Pinhead crickets, fruit flies and first stage locusts are best. I also highly recommend baby cockroaches.
Always get your food from a reputable live food seller, either from a local store or online. Catching food from the wild risks parasites and other health problems for your baby chameleon.
Don’t forget to gut load the insects before feeding them to your baby chameleon. This means feeding the insects with nutritious food like leafy greens and vegetables.
This is because insects on their own aren’t particularly nutritious, but the nutrients in their gut from the gut load will be passed on to your baby chameleon.
You should gut load up to no longer than 12 hours before you feed your baby chameleon, otherwise they will not get the benefits of the nutrients.
You should offer them as much as they can eat each day, this is usually between 12 and 20 insects.
Supplements are extremely important for any chameleon, but especially so for babies. Supplements act as an insurance policy in case your baby chameleon doesn’t get enough nutrients from gut loaded insects.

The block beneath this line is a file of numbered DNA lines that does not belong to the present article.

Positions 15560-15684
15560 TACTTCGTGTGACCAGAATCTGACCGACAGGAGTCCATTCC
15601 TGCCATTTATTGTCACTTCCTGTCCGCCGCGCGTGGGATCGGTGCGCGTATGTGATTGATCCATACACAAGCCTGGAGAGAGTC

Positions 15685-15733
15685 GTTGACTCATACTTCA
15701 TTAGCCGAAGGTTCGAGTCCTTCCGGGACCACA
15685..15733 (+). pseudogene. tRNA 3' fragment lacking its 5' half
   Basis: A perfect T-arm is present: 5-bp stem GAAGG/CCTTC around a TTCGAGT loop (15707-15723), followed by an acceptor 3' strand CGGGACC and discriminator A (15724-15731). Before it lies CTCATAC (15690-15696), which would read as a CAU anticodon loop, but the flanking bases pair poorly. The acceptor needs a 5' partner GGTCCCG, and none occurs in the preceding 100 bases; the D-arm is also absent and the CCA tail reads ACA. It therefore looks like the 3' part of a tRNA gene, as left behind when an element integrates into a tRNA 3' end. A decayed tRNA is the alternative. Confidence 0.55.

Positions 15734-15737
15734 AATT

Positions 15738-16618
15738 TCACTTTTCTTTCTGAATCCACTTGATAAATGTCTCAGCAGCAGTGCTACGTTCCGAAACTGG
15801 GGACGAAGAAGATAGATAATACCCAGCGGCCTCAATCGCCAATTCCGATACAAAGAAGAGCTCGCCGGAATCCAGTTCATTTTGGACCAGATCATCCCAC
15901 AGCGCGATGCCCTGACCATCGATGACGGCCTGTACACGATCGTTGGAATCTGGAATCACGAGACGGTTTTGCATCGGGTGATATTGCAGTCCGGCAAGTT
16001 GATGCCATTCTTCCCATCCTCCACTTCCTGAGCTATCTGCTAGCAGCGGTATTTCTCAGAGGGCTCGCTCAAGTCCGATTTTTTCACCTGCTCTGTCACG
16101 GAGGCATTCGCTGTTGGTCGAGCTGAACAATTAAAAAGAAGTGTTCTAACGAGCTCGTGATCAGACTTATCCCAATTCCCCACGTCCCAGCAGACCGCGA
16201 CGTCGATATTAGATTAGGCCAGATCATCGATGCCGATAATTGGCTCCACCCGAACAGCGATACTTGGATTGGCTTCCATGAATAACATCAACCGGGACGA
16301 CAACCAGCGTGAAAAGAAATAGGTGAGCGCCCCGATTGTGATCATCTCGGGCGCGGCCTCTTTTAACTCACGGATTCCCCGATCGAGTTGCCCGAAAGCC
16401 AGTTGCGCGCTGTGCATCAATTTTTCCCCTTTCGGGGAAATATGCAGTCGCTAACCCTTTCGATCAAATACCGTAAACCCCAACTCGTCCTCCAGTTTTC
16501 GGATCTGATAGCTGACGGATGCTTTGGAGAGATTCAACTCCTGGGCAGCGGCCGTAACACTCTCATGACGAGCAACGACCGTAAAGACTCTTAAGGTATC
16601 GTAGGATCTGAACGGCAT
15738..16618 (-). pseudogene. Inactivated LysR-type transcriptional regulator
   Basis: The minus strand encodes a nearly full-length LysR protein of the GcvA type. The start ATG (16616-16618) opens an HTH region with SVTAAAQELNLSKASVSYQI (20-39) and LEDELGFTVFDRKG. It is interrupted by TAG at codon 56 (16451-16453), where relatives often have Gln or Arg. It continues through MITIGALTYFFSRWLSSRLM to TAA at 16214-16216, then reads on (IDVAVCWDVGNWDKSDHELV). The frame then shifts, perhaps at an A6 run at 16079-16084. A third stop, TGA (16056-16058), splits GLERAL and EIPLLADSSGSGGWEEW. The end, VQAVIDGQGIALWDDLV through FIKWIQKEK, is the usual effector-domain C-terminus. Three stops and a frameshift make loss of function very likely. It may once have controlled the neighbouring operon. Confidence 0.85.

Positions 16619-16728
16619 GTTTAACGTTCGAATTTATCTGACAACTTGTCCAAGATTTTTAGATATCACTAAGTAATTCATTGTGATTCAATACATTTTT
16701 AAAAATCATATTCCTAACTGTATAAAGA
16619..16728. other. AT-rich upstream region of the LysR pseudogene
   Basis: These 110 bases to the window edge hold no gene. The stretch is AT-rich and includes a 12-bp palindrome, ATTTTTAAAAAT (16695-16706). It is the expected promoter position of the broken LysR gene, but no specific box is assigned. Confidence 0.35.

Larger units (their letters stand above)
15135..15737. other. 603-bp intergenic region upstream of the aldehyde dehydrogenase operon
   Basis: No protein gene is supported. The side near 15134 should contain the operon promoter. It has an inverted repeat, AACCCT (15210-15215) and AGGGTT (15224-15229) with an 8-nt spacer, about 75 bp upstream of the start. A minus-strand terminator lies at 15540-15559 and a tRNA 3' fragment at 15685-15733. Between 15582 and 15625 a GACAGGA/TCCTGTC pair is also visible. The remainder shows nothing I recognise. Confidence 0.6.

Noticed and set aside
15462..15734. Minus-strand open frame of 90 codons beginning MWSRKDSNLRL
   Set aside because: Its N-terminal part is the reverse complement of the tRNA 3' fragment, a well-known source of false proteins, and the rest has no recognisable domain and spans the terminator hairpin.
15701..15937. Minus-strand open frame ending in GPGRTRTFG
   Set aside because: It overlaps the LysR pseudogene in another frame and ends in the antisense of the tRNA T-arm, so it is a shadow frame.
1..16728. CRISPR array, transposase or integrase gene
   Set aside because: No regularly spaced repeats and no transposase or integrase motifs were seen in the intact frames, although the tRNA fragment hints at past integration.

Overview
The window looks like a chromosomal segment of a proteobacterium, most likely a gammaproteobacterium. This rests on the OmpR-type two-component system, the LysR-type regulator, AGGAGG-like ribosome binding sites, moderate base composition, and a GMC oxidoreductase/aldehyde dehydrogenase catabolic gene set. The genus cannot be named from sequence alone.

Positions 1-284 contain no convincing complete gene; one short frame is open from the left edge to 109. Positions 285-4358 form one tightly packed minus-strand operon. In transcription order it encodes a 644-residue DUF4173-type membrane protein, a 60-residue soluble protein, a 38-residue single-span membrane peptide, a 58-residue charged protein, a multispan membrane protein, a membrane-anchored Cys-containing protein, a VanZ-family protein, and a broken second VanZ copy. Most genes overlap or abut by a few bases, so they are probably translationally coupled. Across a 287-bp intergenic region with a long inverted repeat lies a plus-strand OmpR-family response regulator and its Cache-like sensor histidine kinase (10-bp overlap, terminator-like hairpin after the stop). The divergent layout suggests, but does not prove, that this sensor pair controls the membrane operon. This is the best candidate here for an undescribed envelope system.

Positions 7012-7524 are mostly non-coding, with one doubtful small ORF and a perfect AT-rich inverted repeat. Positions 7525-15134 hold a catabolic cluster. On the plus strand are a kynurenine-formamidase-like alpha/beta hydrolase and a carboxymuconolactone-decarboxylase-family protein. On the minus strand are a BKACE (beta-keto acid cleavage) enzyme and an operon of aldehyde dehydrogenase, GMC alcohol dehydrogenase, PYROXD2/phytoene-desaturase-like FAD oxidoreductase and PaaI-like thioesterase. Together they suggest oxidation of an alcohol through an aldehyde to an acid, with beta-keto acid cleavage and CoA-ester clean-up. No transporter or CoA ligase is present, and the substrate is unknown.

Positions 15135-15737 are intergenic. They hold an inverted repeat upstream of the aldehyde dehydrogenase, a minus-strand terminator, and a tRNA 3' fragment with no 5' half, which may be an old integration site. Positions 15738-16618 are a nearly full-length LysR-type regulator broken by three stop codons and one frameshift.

The supplements baby chameleons need are:
- Multivitamin – This must include vitamin A for their eye health, vitamin D3 which chameleons make themselves but D3 supplement will act as a back-up in case they’re not making enough and vitamin E for skin.
- Calcium – This is absolutely essential and should be once a day for chameleons, babies and adults alike. Without calcium, your chameleon will suffer a serious illness called metabolic bone disease, which is very painful and more often than not causes death.
I personally use and recommend ReptiCal without D3 for calcium supplementation. Lightly dust one group of feeding insects a day with it, except for one feed a week when you must dust with a multivitamin supplement. For that, I recommend Repashy Calcium Plus LoD because it has calcium as well as multivitamins and vitamin D3.
When dusting insects with either calcium or multivitamins to feed a baby chameleon, just make sure you only give a light dusting. Don’t coat them so much they look like ghost insects! Just a light coating will be enough.